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Abstract Detail

Systematics Section/ASPT

Nicolas, Antoine [1], Plunkett, Gregory [2].

Implications of RPB2 Duplications on the Evolution of Apiales.

The gene for the second largest subunit of DNA-dependent RNA polymerase II (RPB2) was studied to estimate phylogenetic relationships in the eudicot order Apiales. A region from exon 18 to exon 23 (including introns) was sequenced from c. 300 species representing all major clades of Apiales. Based on interpretations from parsimony and maximum likelihood analyses, at least two copies of RPB2 could be identified in most lineages, representing at least five independent duplication events in the order. Except for some Araliaceae, no significant differences were found in the evolutionary rates between the two copies in most clades. Also, neither of the two copies is under positive selection but they are more likely to be under purifying selection. Comparisons of amino acid clusters indicate that there is no heterogeneity in function among the duplicates. All copies appear to be functional but may have undergone subfunctionalization. The orthologous and paralogous copies of RPB2 provide a rich source of information for understanding the evolutionary history of Apiales, especially in clades of polyploid origin. In Araliaceae, for example, several independent duplication events are specific to clades having many known polyploid species, suggesting an ancient allopolyploid origin of entire clades. The oldest duplications can be mapped to the early history of Apiales (c. 100 Mya) and appears to precede the divergence of the four families of suborder Apiineae (Apiaceae, Araliaceae, Myodocarpaceae, and Pittosporaceae). Both copies place Pittosporaceae as the earliest diverging lineage in the suborder, followed by Araliaceae, and then Myodocarpaceae and Apiaceae. Two duplication events are evident in Apiaceae. One is shared between subfamilies Apioideae and Saniculoideae. The other is limited to the Azorella clade of subfamily Azorelloideae and represents the most recent duplication in Apiineae (c. 50 Mya). Both copies demonstrate the polyphyly of Azorella, the largest genus in Azorelloideae, and the role of rapid radiation and reticulation in shaping the history of that subfamily. Beyond Apiineae, duplicate copies of RPB2 were detected in the early-diverging families Griseliniaceae and Pennantiaceae, but these appear to be more recent than the earliest duplication found in Apiineae.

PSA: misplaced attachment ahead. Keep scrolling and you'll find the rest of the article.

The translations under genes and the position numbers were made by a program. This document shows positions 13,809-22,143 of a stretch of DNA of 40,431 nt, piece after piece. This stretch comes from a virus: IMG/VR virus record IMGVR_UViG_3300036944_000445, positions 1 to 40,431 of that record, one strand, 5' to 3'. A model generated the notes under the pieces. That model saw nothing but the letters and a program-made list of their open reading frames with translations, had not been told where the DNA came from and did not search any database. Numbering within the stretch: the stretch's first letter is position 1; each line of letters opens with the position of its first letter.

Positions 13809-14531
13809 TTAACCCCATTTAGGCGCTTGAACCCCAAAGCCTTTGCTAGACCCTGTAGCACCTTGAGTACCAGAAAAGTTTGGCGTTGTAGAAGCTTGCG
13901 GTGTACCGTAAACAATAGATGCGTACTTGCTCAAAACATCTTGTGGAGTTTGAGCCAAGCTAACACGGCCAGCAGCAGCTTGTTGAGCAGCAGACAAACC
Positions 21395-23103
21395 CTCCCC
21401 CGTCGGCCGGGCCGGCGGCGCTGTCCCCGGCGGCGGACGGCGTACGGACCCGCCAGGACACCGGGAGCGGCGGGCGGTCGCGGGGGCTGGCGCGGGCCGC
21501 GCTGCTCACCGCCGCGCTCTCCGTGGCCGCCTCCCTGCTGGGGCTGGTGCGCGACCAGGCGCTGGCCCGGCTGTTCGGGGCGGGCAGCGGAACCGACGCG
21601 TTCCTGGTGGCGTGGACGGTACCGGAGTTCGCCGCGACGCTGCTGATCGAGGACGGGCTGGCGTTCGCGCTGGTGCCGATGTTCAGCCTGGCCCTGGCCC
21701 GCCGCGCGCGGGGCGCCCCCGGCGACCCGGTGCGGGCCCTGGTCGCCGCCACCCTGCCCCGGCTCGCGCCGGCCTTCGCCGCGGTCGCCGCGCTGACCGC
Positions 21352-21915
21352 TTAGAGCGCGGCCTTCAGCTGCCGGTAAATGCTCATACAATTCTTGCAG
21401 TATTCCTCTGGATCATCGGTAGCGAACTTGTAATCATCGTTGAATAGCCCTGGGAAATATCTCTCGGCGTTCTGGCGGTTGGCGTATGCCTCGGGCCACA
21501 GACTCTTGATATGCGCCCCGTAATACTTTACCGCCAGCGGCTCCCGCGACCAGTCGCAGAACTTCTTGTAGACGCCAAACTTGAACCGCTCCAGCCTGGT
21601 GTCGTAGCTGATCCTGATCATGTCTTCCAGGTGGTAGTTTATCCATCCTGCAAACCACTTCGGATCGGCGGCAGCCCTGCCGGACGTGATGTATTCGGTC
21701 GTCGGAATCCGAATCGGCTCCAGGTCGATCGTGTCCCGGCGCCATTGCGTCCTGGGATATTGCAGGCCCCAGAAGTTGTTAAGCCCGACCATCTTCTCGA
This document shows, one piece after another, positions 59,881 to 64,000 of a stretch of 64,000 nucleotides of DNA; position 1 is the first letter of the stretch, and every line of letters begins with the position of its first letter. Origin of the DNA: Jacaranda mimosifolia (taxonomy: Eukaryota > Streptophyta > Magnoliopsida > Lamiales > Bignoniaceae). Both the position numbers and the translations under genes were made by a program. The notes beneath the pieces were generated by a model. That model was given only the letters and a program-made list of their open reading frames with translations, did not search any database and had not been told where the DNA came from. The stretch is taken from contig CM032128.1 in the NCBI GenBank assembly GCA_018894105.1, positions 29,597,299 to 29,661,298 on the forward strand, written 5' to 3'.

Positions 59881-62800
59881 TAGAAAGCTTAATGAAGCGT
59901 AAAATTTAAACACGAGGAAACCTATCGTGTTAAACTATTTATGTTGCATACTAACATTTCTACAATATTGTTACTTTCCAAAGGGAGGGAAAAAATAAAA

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1 - New York Botanical Garden, Institute of Systematic Botany, 2900 Southern Blvd., Bronx, NY, 10458-5126, USA
2 - New York Botanical Garden, Cullman Program For Molecular Systematics, 2900 Southern Blvd., Bronx, NY, 10458-5126, USA

gene duplication

Presentation Type: Oral Paper:Papers for Sections
Session: 33
Location: Rosedown/Riverside Hilton
Date: Tuesday, July 30th, 2013
Time: 2:30 PM
Number: 33005
Abstract ID:824
Candidate for Awards:None

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